6 January 2012

Pushkar: a Place to Worship Brahma

We visited Pushkar during our trip across India.


Let two charming legends introduce Pushkar to us.

Once upon a time, Brahma fought with a demon and won by throwing a lotus flower at that demon. Three petals fell off the flower, and each formed a lake. Pushkar stands on the shore of one of the lakes: sacred Pushkar lake.

One day, Brahma performed a ritual with the shepherdess Gayatri at the Pushkar Lake. This angered his wife, the goddess Saraswati. Saraswati cursed Brahma, wishing him to be worshiped in one place only from now on: Pushkar.

Moreover, then Saraswati also cursed Shiva and Vishnu. The following quotes explain why she did it (my apologies for not recalling the source):


Modern Pushkar is a small town, visited by many local Hindus pilgrims and tourists from other countries. Housing and food in Pushkar is cheap (with the rooms costing around 150-300 rupees). Probably because of this affordability, the town is filled with quite a few hippie-ish guys and girls.

The main part of the town is located on a shore of a small lake. After taking off one's shoes, one can go down to the water, by using a series of steps – so-called ghats – and then even take a sacred bath. (We abstained, since it was quite chilly in December in that area).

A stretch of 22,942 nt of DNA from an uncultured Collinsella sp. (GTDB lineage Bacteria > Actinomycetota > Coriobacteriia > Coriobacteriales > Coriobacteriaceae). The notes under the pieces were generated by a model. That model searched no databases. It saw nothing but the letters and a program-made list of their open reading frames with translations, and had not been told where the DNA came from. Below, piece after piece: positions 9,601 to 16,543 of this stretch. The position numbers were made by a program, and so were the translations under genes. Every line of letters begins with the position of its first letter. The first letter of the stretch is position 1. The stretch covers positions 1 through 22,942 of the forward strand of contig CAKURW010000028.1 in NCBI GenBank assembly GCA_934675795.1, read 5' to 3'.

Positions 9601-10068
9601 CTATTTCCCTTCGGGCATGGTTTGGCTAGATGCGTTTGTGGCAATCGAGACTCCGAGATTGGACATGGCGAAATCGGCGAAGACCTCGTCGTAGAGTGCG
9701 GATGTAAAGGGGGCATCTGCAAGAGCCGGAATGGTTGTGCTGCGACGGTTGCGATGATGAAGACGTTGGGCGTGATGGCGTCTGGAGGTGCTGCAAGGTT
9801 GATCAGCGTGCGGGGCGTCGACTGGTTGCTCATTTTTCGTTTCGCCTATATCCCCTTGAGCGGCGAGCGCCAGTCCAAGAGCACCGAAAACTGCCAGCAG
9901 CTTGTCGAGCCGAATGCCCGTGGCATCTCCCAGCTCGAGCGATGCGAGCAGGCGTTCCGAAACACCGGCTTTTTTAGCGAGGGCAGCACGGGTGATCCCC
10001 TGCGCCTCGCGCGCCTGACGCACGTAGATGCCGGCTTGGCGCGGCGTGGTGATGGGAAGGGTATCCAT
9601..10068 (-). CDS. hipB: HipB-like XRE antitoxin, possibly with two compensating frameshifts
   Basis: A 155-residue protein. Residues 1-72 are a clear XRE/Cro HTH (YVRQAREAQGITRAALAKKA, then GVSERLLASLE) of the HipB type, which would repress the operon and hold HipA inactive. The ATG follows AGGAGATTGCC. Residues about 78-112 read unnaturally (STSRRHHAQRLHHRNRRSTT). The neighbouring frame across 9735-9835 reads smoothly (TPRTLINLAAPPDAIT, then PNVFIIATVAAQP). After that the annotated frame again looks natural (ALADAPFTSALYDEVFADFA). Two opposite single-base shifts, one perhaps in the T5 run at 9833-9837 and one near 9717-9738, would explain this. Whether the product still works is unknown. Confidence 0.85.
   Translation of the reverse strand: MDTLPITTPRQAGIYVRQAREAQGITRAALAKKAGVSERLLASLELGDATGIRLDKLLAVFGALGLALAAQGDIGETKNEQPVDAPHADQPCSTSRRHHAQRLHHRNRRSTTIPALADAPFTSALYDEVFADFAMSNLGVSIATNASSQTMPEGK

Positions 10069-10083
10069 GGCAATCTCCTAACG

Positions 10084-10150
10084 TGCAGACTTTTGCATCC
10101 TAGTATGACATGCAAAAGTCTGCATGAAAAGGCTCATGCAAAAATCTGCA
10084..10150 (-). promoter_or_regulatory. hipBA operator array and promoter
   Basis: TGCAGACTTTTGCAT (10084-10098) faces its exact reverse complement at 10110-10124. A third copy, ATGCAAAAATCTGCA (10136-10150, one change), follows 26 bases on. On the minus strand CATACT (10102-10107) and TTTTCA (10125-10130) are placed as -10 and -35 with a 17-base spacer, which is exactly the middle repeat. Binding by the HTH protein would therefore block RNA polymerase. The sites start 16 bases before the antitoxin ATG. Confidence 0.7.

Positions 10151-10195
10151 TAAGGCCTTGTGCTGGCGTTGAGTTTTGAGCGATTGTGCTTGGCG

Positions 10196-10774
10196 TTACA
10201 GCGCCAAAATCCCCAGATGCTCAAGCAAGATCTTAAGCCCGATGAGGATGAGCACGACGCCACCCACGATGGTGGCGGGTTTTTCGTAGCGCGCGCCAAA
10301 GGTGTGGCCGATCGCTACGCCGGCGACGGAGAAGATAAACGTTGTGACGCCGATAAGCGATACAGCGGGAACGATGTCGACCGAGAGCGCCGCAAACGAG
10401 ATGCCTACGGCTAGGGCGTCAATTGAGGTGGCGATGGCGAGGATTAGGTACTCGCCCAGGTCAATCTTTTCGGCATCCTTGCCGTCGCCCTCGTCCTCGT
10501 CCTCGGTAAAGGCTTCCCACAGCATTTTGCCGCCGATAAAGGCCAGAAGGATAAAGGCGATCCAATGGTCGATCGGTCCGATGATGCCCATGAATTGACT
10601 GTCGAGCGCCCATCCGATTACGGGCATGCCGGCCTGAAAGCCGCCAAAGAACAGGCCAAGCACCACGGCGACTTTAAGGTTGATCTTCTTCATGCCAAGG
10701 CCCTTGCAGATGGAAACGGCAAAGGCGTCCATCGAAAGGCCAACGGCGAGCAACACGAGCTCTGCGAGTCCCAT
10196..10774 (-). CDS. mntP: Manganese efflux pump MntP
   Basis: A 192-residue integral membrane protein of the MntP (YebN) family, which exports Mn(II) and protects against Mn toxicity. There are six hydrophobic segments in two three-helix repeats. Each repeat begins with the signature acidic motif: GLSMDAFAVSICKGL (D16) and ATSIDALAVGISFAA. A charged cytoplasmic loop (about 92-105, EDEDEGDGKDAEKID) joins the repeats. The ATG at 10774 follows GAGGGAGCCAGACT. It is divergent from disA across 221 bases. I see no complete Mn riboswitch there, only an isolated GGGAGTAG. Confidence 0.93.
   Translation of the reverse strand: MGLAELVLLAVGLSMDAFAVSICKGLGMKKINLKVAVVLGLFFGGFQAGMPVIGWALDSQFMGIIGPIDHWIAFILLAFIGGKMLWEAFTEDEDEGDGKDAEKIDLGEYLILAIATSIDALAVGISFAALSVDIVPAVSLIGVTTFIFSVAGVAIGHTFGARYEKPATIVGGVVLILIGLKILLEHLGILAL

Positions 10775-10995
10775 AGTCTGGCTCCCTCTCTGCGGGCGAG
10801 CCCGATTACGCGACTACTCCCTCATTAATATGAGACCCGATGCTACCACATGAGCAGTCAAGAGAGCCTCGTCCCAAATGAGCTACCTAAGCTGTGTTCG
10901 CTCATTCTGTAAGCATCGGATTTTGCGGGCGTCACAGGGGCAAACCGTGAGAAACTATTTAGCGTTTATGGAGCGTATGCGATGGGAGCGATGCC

Along the lake's shore stretches a shopping street. On that street, tourists are constantly pestered by traders of all kinds. But those who ignore the traders are capable of walking more or less leisurely.


On the opposite shore of the Pushkar lake is located a village: a rural extension of Pushkar. It is much quieter and cleaner there than in the town. We recommend the village for more peaceful walks; through the dusty streets and vegetable gardens 😊


Pushkar is surrounded by hills and mountains. Some of the hills have small temples standing on them. It all has a nice look. One can even ride a camel there, watching the scenery shaded by the colors of a nearby desert.


Moreover, Pushkar has plenty of the rooftop restaurants, visiting which allows to enjoy sunrises, sunsets, and the kites: a favorite pastime of the Rajasthani boys.


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